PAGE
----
When the toner supply is finished, the sliding cover is slid back to its starting position. This also returns the peeled sheet to its starting position. This cooperation of the sliding cover and sheet provides a complete closing of the opening part of the container. Finally, the toner container unit, now empty, is removed from the reproducing machine.
As can be clearly understood from the foregoing description, the toner container unit of this invention prevents the scattering of the toner not only during the toner-supplying operation but also when removing the toner container unit. As a consequence, the structure of the toner container unit has advantages from the point of view of the maintenance of the reproducing machine, the cleaning thereof, and working efficiency.
Since the film-like sheet in this invention is adapted to peel back and return with the sliding motion of the sliding cover, the sheet is free from such inconveniences as bending, twisting and breaking.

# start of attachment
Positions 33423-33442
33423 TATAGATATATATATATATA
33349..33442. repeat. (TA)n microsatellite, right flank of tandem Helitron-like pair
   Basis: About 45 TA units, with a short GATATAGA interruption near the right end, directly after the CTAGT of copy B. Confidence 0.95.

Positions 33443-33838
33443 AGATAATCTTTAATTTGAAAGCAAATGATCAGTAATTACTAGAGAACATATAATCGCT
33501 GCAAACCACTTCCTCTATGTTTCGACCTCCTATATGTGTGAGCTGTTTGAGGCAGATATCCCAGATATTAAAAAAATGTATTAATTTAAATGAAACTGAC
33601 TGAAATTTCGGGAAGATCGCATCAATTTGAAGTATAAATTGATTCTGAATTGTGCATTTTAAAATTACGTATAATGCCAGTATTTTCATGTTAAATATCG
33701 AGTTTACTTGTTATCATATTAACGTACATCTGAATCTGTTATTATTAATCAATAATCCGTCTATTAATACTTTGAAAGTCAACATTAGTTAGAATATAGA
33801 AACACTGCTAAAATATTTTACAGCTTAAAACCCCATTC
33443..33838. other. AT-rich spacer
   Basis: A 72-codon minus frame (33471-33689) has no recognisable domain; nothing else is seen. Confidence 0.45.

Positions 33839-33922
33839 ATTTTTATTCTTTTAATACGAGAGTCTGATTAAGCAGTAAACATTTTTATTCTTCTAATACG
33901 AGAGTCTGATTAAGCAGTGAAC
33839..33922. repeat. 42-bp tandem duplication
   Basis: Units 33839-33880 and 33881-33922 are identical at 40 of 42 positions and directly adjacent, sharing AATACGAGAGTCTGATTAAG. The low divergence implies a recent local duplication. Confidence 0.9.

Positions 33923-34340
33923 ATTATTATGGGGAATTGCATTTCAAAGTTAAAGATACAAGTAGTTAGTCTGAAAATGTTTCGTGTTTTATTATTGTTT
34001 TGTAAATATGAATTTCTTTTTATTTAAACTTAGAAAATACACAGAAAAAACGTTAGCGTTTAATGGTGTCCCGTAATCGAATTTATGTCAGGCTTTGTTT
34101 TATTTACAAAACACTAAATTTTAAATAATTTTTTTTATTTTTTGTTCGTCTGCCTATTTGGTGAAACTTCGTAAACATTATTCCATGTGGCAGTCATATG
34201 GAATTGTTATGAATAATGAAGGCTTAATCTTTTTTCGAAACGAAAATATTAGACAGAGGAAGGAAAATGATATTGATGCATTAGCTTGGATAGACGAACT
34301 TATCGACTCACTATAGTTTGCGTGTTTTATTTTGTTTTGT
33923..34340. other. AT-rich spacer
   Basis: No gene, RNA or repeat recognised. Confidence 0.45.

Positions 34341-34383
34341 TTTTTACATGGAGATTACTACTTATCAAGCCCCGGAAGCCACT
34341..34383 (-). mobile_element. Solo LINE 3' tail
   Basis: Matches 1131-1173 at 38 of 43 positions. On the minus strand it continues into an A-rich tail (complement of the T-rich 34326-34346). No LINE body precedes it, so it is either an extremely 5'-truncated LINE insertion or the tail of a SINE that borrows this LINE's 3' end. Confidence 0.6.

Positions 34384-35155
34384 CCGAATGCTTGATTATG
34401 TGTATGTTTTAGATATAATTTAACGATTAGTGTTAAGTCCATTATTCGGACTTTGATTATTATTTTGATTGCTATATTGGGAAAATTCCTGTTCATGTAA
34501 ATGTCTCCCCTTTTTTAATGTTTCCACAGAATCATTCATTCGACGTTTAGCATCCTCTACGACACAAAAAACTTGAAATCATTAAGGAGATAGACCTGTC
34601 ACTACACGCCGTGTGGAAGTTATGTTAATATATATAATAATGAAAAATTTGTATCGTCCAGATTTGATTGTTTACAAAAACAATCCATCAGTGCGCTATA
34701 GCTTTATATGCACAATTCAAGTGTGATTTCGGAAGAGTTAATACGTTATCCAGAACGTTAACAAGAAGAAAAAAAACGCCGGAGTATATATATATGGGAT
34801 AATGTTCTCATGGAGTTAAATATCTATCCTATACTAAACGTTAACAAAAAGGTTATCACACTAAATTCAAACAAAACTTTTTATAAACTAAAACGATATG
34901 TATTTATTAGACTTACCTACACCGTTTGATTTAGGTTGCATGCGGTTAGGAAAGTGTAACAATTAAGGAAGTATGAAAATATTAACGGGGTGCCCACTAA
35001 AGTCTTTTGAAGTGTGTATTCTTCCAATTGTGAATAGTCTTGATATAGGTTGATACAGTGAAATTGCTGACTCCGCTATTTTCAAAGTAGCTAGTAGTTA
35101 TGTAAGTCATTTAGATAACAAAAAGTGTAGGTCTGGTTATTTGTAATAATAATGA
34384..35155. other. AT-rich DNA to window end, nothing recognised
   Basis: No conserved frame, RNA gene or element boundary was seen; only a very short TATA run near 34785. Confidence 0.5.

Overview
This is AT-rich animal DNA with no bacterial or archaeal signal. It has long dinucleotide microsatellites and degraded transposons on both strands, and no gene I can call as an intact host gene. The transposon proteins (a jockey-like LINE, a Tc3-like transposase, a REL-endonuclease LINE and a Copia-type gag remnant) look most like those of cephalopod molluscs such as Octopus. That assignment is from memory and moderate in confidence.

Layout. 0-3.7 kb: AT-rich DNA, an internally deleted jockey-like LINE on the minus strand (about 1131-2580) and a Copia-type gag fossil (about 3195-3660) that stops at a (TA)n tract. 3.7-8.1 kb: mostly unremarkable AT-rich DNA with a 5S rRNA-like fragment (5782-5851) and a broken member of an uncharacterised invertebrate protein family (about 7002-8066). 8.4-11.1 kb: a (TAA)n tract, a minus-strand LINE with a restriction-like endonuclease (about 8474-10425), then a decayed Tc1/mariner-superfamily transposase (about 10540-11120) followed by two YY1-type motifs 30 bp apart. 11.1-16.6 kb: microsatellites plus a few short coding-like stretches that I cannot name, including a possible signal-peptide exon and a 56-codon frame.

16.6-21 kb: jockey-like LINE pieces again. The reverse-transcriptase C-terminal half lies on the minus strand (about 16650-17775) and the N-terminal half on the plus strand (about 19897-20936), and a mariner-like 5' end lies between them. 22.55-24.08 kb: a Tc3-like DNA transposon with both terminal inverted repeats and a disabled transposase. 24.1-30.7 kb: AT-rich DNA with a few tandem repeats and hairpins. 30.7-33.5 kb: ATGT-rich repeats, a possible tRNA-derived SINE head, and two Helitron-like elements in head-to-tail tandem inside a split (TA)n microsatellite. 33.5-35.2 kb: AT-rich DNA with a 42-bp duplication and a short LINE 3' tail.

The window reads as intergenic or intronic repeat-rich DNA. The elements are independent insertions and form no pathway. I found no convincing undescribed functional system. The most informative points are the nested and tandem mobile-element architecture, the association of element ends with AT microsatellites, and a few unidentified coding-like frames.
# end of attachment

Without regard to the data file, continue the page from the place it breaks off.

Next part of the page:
The other objects and advantages of this invention will be described in detail with reference to the accompanying drawings.
FIG. 1, FIG. 3 and FIG. 5 are perspective views of the toner container unit according to this invention, and
FIG. 2 and FIG. 4 are sections thereof.
FIG. 1 is a perspective view of the toner container unit according to this invention, in which the opening part of the toner container unit is sealed by a film-like sheet. FIG. 2 is a section taken along the line II--II of FIG. 1.